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README.md

omni-jobs Toolbox for MATLAB

Last Updated: 11/19/2012

Setup Instructions

  • Clone the latest source from the github.
  • Initialize the matlab-utils (https://github.com/djweiss/matlab-utils) submodule using the command: git submodule init followed by git submodule update
  • Add the omni-jobs AND omni-jobs/matlab-utils to your MATLAB path.

Super quick introduction

Distributing jobs across a cluster

Say you have a function, process_img_block, that reads in a block of images from file, processes them, and saves them to disk. (This is fairly common in something like computer vision). You want to parallelize this computation. (Note that the helper function oj.par_chunk is useful for dividing data in this fashion.)

Super easy to do with omni-jobs!

Suppose your function takes three arguments, (1) the name of the dataset, (2) the block id to process, and (3) the total number of blocks. (Last two corresponding to the final two inputs to oj.par_chunk.) Then to distribute ntasks jobs across the cluster, we do the following:

	oj.quickbatch('process_img', 'voc2010', 1:ntasks, ntasks);
	oj.submit('process_img_batch');

Note that oj.quickbatch automatically creates one job per unique combination of arguments, with arguments passed to your function in the order that they're given.

To check on the status of the submitted batch, we can use the command oj.report('process_img_batch'). The output of this command is a structarray containing information about each job in the batch; we can pass elements of this array to oj.reset if, e.g. some jobs have crashed and we wish to reset their status so they can be restarted. Note that omni-jobs expects each call to process_img to return a struct; if nothing is returned, an error will occur.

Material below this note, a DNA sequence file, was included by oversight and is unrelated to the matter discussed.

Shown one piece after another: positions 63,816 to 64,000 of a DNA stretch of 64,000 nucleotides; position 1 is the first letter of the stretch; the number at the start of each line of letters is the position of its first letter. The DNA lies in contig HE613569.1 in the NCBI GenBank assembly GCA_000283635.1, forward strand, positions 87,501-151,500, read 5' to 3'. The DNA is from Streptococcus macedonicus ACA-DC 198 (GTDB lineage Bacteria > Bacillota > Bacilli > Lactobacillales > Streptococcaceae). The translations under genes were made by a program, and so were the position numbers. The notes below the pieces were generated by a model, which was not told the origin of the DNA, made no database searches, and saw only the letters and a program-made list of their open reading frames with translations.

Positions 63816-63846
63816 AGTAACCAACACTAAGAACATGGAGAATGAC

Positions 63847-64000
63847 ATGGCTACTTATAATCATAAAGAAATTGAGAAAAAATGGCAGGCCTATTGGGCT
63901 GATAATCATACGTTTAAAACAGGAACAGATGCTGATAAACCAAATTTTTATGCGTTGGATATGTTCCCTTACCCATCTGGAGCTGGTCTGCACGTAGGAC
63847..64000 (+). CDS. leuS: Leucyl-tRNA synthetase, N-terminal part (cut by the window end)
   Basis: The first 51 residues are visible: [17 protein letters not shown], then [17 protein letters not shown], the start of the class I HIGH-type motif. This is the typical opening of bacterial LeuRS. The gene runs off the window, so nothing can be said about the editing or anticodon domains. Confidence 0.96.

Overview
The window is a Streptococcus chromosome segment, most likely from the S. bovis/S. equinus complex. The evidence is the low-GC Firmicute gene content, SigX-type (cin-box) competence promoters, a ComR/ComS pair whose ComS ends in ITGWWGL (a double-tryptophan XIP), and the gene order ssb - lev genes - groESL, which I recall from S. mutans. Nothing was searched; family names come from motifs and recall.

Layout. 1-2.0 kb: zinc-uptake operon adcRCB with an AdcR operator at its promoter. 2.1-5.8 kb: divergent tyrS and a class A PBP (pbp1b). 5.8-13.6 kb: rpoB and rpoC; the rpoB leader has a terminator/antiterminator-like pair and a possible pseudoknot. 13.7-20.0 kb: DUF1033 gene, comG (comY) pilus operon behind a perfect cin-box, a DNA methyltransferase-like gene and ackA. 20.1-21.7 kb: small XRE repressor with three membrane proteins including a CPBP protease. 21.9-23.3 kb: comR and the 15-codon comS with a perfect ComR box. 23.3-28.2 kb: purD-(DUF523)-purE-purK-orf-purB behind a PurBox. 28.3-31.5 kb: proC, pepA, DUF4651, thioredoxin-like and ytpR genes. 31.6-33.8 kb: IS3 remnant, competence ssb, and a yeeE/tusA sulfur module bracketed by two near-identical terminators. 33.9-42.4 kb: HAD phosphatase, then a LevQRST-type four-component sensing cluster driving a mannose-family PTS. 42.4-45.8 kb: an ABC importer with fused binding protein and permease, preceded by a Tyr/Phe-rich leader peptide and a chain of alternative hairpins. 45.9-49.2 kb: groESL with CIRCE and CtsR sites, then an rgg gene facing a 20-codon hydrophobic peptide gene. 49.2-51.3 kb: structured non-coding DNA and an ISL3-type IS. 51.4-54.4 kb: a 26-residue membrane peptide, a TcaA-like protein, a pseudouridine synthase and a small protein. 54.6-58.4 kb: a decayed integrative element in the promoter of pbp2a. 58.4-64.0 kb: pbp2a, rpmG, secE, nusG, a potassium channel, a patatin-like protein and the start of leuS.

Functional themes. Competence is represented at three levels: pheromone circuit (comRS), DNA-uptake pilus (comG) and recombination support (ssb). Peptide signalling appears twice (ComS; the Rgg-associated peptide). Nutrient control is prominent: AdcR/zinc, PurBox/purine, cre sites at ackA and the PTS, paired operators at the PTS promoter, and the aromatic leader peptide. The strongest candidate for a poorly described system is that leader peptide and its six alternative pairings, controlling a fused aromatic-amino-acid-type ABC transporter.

Running jobs using slaves

If you want to distribute jobs manually, instead of using SGE, you can use the oj.slave command to start a process that will pick up the next unprocessed job in a directory, run it, and save the returned results to file. You can then start as many slave processes as you want by running more instances of MATLAB.

Collating output automatically

A lot of the toolbox's functionality deals with the output of a batch job. Assuming each job returns a struct or structarray, you can access the output as follows:

r = oj.load('process_img_batch');
results = [r.result];
oj.disp(results);

This will display the contents of the results struct array, which is the concatenated result of all structs returned from calls to process_img. Note that r also has fields arg01, arg02, etc., which correspond to the inputs to each call to the function.

For more advanced functionality, take a look at oj.group, which is a very powerful tool for collating data. This is useful for example if each job consists of running a model under various parameters or settings, returning a struct with experimental results, and you want to quickly group results and analyze by certain variables.

Under the hood

omni-jobs uses structarrays to handle all data within MATLAB, and a simple directory structure to maintain information about all jobs in a batch. Each stage of processing is represented by a file named after the job, put in a directory corresponding to that stage (e.g., submit, start, completed, save, etc.).

Demo

  • See a very simple demo in the demo subfolder, simple_job.m.